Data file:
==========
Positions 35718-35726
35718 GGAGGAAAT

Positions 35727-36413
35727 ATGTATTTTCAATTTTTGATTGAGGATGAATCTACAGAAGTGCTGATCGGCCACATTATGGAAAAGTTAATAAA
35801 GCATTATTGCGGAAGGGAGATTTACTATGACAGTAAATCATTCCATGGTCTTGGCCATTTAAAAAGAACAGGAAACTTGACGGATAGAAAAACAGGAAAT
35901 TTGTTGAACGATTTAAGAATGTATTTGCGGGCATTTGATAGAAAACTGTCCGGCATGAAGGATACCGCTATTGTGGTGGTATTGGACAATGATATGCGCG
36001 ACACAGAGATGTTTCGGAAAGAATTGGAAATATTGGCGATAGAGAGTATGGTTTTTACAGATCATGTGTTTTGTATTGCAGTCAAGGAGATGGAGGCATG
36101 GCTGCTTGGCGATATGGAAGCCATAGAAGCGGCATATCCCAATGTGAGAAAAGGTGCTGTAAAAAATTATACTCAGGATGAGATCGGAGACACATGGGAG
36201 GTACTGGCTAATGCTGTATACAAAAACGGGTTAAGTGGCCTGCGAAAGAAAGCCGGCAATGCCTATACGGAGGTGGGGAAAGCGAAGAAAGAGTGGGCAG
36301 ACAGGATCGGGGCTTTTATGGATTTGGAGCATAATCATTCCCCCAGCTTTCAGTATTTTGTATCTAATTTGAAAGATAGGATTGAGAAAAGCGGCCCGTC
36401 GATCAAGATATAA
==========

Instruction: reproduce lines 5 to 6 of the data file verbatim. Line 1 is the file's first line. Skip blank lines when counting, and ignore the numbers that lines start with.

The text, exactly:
35801 GCATTATTGCGGAAGGGAGATTTACTATGACAGTAAATCATTCCATGGTCTTGGCCATTTAAAAAGAACAGGAAACTTGACGGATAGAAAAACAGGAAAT
35901 TTGTTGAACGATTTAAGAATGTATTTGCGGGCATTTGATAGAAAACTGTCCGGCATGAAGGATACCGCTATTGTGGTGGTATTGGACAATGATATGCGCG